Research, Surveys & Forecasts


Report: Adaptive Learning, Learning Analytics Are Most Wanted Tech for Online Programs

When asked what tools and technologies they would most like to adopt for their online programs, online education leaders cited adaptive learning and learning analytics as their most wanted tech, according to the latest Changing Landscape of Online Education report, a joint initiative of nonprofit Quality Matters and Eduventures Research.

Prospective Students Want to Know About Academic Programs More than Cost, Reputation

When searching for information on colleges, prospective students are most interested in information about specific majors and minors, according to a new survey from research company E.A.B. Seventy percent of respondents said they primarily searched college websites for information about majors and minors, compared to 19 percent who wanted to know about a school's ranking or reputation. Forty-five percent of respondents were looking for information about college costs, and 24 percent wanted to know about financial aid.

Report: IoT Security Spending to Hit $1.5 Billion This Year

Spending on security for the internet of things will reach $1.5 billion, up 28 percent over 2017's $1.2 billion, according to a new forecast from market research firm Gartner. Professional services will account for the bulk of the spending throughout the forecast, at $946 million this year and growing to $2.07 billion by the end of the forecast in 2021.

Report: Wearables to Ship 133 Million Units This Year

Wearable devices will see 15.9 percent growth this year on their way to selling 132.9 million units, according to a new forecast from International Data Corp. Throughout the forecast, the market will see a compound annual growth rate of 13.4 percent, reaching 219.4 million shipments in 2022.

Report: AR and VR Headset Sales to Return to Strong Growth Following Lackluster 2017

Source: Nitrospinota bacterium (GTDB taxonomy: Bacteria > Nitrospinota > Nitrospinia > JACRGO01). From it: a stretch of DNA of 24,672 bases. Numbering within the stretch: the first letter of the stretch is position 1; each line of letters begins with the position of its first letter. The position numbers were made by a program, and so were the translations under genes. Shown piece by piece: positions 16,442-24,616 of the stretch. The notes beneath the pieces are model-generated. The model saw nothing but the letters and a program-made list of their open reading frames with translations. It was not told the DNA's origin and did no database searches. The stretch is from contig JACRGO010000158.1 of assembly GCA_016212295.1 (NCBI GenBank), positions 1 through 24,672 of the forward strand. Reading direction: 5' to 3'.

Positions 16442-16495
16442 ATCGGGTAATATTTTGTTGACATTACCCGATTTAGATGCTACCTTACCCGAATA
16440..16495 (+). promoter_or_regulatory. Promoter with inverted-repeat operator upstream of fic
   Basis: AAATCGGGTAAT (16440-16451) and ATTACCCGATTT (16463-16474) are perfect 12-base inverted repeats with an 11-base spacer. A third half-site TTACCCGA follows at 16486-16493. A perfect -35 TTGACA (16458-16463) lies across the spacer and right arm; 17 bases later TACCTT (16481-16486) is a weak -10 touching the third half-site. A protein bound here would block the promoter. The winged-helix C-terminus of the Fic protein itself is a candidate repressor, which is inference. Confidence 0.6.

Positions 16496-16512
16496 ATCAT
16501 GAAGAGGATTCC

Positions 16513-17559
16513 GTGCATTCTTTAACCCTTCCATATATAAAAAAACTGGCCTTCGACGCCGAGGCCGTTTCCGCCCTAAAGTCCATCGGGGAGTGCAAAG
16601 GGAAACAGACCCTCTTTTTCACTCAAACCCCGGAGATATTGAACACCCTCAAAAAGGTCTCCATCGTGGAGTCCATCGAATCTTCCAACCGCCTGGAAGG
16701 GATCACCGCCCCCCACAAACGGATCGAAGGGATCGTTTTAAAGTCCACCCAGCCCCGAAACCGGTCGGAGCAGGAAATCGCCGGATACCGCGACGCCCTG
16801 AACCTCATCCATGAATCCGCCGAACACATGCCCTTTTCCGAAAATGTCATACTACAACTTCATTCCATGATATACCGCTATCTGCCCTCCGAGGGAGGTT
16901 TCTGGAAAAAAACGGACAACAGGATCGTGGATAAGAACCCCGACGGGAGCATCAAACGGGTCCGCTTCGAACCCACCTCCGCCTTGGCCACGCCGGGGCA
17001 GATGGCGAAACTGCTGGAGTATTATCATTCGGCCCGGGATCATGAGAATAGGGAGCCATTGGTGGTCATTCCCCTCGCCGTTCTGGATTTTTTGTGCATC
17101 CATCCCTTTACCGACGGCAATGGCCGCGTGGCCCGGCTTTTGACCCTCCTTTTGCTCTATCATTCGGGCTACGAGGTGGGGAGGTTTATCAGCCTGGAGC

Augmented and virtual reality headsets will see a compound annual growth rate of 52.5 percent through 2022 despite a lackluster year in 2017, according to a new forecast from International Data Corp. In 2017 the market saw a decline, largely because of reduced shipments of screenless V.R. viewers, which in turn was a result of vendors ceasing to bundle the viewers with smartphones. Following last year's poor showing, however, I.D.C. predicts strong growth this year, with shipments surging to 12.4 million units on a 48.5 percent C.A.G.R.



New College Promise Programs Heading Astray

A new Century Foundation analysis of existing and proposed College Promise programs has warned that the kinds of "policy design choices" made by policymakers will affect how well their Promise programs meet the goals they've set. In some states policymakers have begun to include requirements in their programs "to pursue objectives less directly related to the core goals of financial aid or college affordability measures." As a result, those states may not reach the people who most need the Promise help and their states may fail in closing gaps in enrollment and attainment rates for specific subgroups of students.

Report Explores Education Potential for Wearables, AR and VR

A new whitepaper from personalized learning nonprofit KnowledgeWorks explores how wearables, augmented reality and virtual reality could play out in education. Vignettes drill into how educators could use these technologies in and out of the classroom to add "digital depth" to physical reality to increase student engagement, enhance the personalization of learning, help people understand others' experiences and perspectives, generate greater levels of self-awareness and foster critical thinking.

Closing the STEM Gap

Generally girls lose interest in STEM careers as they get older. But, according to a new study, small changes at school and at home can have a profound impact on how girls perceive STEM careers, how confident they feel in class and how likely they are to pursue STEM academically and into their careers.

Non-Scientific Americans Want Kids Getting into Science

More than nine in 10 respondents to a new survey consider the world a better place because of science. Almost eight in 10 consider the best days of science still to come. And two-thirds are excited about the impact of science on society in the future.

More than Half of U.S. Employees Fear Losing Their Job to Robots

According to a new national survey from MindEdge Learning, 52 percent of employees in the United States are concerned about losing their jobs to robotics, artificial intelligence and automation. The edtech firm polled 1,000 management-level workers across a variety of industries, including technology, manufacturing, financial services and healthcare, about the rise of robots and AI in the workplace and the skills workers will need to remain secure in their careers.

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